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How Fear of Losing USD Access is Impacting Financial Flows to Russia

Financial flows Russia

Deputy Treasury Secretary Wally Adeyemo told Reuters that secondary sanctions against financial institutions that help Russia bypass its own restrictions are effective. The Treasury cites data showing significant declines in financial flows between Russia and Kazakhstan, Turkey, and the United Arab Emirates.

As a result of an executive order signed last December, the US has the authority to sanction non-Russian institutions that facilitate restricted transactions with Moscow, or are involved in the country’s military-industrial complex.

As National Security Advisor Jake Sullivan said about the order, “we are sending a clear message: anyone supporting Russia’s unlawful war effort risks losing access to the U.S. financial system.”

The US dollar accounts for nearly half of global financial transactions, so some at-risk institutions have become more cautious, Adeyemo said.

“From their CEOs on down, they started requesting meetings with us to ask how we could keep dollar access,” he told Reuters, adding that large banks were also involved in the conversation: “For them, even though they do some business with Russia, it pales in comparison to the amount of business they do with the United States or in the dollar.”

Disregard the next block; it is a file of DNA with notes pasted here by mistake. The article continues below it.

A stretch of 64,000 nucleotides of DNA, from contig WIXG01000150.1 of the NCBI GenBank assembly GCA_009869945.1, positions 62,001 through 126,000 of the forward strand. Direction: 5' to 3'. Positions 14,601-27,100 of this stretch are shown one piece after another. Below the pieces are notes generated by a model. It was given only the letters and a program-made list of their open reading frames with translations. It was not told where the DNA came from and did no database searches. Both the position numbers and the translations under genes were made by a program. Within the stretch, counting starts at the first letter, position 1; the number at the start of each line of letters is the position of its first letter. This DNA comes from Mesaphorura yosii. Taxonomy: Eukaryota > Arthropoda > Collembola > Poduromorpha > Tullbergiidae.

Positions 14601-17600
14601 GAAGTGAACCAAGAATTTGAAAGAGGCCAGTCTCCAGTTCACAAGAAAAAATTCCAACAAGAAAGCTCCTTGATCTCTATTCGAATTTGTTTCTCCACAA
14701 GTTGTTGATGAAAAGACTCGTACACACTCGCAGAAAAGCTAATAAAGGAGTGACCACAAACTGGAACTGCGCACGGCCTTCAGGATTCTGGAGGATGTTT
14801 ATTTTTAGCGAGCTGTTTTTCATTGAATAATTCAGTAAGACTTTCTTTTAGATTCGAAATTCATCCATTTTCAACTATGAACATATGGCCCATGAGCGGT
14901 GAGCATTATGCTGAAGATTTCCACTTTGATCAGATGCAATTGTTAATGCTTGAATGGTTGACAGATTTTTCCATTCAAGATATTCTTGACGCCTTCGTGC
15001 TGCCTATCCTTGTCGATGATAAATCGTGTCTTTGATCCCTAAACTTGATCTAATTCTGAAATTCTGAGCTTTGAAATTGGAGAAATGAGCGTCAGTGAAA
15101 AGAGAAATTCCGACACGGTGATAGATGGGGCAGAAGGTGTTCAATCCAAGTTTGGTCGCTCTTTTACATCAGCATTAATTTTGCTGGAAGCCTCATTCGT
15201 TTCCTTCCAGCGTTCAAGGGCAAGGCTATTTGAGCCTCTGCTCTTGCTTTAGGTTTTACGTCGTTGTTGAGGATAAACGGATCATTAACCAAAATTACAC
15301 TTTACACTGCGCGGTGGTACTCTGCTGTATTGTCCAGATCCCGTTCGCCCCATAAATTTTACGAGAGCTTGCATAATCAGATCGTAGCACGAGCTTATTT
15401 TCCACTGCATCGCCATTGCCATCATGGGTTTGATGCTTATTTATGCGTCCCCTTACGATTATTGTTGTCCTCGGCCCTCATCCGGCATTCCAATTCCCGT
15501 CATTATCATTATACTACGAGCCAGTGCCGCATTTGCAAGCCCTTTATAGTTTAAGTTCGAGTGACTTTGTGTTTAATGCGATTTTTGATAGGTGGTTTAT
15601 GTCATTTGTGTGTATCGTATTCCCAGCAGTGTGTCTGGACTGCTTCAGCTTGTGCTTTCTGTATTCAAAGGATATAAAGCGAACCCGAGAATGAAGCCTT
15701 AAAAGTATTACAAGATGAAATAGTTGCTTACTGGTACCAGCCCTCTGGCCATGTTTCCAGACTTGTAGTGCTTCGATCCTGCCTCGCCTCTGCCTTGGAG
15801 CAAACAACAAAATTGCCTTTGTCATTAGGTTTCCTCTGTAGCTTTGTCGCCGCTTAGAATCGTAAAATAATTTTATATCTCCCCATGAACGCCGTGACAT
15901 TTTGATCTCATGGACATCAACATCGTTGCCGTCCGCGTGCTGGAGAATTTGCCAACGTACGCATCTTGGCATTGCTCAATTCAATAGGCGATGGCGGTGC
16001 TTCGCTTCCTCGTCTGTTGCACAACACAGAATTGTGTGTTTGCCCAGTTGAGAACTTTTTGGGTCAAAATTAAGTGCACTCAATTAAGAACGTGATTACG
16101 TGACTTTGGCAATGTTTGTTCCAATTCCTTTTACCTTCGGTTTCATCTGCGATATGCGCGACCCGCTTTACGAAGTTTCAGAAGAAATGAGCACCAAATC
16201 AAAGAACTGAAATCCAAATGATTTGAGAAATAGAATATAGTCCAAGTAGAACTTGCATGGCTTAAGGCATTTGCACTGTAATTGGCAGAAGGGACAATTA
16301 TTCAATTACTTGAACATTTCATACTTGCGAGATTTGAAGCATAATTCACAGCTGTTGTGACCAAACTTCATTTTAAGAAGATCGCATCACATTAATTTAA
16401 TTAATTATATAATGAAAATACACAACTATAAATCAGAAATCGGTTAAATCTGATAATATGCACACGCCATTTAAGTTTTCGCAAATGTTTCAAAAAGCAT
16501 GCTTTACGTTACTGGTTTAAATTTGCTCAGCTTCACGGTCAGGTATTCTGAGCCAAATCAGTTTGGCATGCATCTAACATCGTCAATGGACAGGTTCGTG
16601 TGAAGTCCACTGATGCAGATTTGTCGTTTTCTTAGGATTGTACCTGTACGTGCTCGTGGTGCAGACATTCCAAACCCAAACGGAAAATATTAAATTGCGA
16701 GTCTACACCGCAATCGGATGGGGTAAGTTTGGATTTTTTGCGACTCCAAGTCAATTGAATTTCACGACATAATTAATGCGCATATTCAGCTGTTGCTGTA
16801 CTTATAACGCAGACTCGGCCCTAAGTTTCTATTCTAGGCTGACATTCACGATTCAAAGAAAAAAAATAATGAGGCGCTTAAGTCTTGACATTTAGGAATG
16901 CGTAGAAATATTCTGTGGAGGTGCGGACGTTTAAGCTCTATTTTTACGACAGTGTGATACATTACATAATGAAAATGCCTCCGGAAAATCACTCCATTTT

Reuters reported last week that Turkish banks tightened compliance with the December order, complicating financial flows between Turkey and Russia for energy supply purchases. As a result of secondary sanctions, three of China’s Big Four state banks have stopped accepting payments from their Russian counterparts.

Including Russia, China, and the United Arab Emirates, the White House targeted 500 individuals and entities with new sanctions on Friday.

As of now, no financial institution has been targeted by the December order.

In spite of the Kremlin’s success in circumventing Western sanctions with the help of bank intermediaries abroad, the regime is paying for this by way of intermediary fees, according to economist Sergei Guriev.

As a result of sanctions imposed on Chinese and Indian firms over their ties to Russia, the European Union will also exert more pressure.

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I'm Shruti Mishra, Editorial Director @Newsblare Media, growing up in the bustling city of New Delhi, I was always fascinated by the power of words. This love for words and storytelling led me to pursue a career in journalism. In this position, I oversee the editorial team and plan out content strategies for our digital news platform. I am constantly seeking new ways to engage readers with thought-provoking and impactful stories.

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